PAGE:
Electric Vehicles (EVs)
An electric vehicle (EV) is one that uses electricity to propel itself. EVs have been around for over a century. In the automobile’s early years, many vehicles were electric, since gasoline was hard to produce and gas cars were hard to start (owners would have to hand-crank the engine to start it). In time, gasoline technology improved at a faster rate than battery technology, and gasoline-powered cars quickly became the more popular option. Over the last few decades, electronics makers demanded better batteries. As a result, battery technology has slowly but surely improved year over year, and EVs are once again a viable alternative.
There are three types of “electrified” cars:
- Hybrids use both gasoline and electricity to create forward motion. Examples of such cars include the Toyota Prius, the Honda Insight, and numerous other cars that are now available in hybrid models, like the Honda Accord, Chevy Malibu, and Ford Fusion. These cars usually contain small battery packs with capacities of just a few kilowatt hours (kWh) that can be recharged when the car is coasting or braking. These cars do not require any fuel beyond regular gasoline, but can easily achieve 40-50 miles per gallon.
- Plug-in hybrids (PHEVs) also run off of both gas and electricity like regular hybrids, but can be plugged into a wall outlet at home to recharge their (usually bigger) batteries. Capacities are usually between 5 and 15 kWh. These cars can actual as regular hybrids, but can also be run in an electric-only mode. During which time, the car will behave more or less like a pure EV. PHEVs are usually subject to a federal tax credit up to $7,500, and examples run from everyday cars like the Chevy Volt and Ford Fusion Energi to higher-end cars like the Mercedes S Class, BMW 7-series, and Volvo XC90. You can learn more about the specifics of the tax credit here.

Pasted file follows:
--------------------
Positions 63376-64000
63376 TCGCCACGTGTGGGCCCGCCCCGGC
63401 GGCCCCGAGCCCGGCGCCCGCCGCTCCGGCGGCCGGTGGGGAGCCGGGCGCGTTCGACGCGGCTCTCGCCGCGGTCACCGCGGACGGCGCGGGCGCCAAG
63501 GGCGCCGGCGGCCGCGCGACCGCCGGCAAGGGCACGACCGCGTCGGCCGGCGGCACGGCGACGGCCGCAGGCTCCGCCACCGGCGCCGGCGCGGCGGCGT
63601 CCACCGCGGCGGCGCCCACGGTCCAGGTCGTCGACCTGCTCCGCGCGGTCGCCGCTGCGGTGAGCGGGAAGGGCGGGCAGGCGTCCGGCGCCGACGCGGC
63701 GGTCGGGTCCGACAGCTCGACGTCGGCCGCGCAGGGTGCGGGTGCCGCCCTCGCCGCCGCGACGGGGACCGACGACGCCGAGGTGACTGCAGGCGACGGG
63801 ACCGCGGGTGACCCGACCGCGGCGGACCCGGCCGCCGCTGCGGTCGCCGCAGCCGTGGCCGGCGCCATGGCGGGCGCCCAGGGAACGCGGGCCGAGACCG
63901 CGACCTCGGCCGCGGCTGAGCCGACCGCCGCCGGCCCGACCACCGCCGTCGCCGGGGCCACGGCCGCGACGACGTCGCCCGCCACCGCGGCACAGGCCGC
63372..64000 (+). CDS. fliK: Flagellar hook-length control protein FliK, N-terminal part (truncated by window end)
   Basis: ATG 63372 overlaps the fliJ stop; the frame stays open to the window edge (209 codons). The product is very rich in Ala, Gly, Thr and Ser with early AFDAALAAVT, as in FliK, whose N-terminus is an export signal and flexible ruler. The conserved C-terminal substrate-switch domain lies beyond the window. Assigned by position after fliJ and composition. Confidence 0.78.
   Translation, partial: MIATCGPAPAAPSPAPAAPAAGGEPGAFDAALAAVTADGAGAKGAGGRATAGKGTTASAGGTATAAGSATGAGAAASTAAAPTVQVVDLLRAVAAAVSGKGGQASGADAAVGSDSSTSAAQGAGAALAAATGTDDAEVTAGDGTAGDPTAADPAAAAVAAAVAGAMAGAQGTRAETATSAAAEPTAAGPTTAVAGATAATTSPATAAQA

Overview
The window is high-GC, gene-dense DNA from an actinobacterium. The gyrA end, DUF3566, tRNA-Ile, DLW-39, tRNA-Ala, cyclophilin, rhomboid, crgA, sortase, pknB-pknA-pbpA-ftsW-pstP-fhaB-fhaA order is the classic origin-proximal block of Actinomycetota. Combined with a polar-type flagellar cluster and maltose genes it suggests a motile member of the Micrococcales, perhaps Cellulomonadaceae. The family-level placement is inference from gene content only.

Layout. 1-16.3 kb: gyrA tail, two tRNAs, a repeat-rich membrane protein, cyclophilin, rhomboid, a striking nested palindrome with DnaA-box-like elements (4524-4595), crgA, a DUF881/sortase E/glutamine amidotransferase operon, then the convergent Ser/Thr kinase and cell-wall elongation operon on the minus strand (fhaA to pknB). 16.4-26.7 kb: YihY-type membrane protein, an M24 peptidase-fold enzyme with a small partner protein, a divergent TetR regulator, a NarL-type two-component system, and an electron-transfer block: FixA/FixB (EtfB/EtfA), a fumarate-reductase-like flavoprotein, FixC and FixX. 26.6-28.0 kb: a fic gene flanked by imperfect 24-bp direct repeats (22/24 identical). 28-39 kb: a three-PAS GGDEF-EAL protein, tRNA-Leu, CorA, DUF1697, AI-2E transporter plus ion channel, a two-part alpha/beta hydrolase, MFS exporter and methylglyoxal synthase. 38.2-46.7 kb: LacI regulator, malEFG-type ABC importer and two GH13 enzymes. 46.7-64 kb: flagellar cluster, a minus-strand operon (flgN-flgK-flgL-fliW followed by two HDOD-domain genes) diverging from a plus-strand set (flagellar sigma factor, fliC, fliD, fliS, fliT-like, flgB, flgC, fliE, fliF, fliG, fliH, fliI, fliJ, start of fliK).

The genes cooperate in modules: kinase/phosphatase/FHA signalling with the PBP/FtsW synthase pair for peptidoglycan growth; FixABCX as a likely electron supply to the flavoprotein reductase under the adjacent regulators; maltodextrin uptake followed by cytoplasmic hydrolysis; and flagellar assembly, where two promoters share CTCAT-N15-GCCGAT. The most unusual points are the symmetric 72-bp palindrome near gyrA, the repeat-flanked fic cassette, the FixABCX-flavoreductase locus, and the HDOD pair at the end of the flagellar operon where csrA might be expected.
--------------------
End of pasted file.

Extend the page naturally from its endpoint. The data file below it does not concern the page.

- Pure EVs are propelled solely by electricity alone. These cars lose much of the machinery necessary in a gasoline car. They do not need a transmission, motor oil, exhaust pipes, or fuel tank. The batteries in an EV are usually made of several hundreds or thousands of smaller battery cells (similar in size to AA batteries), and have capacities from 30-100 kWh. For a visual explanation of the differences in batteries between hybrids plug-ins and EVs, check out this infographic from the US Dept. of Energy. EVs also qualify for a federal tax credit, and almost all qualify for the full $7,500. Examples run from short-range city cars like the Ford Focus EV and BMW i3 to much more practical cars like the Chevy Bolt, Tesla Model S, and Tesla Model X. You can find out more information about fully electric vehicles here.
“Fueling” an EV with electricity typically costs just a fraction of the fuel for a comparable car—even here in Texas, where oil prices are low. Fueling also happens overnight for those with access to an outlet—much like a phone. The car’s full range is available for use every morning. More powerful EVs can also offer a much more engaging driving experience, as EVs have instant throttle response and max torque from a standstill.
EVs still present some problems. Taking a long distance road trip in an EV requires more planning than a conventional gasoline car, and “range anxiety” can become a problem if you select the wrong car for your lifestyle. New EVs typically cost more upfront than comparable gasoline cars. Charging stations outside of the home, while growing rapidly, are still not as common as gas stations. Nevertheless, EVs present a compelling case for basic daily driving.
The bottom line: EVs are a practical and cost-effective option for your next car.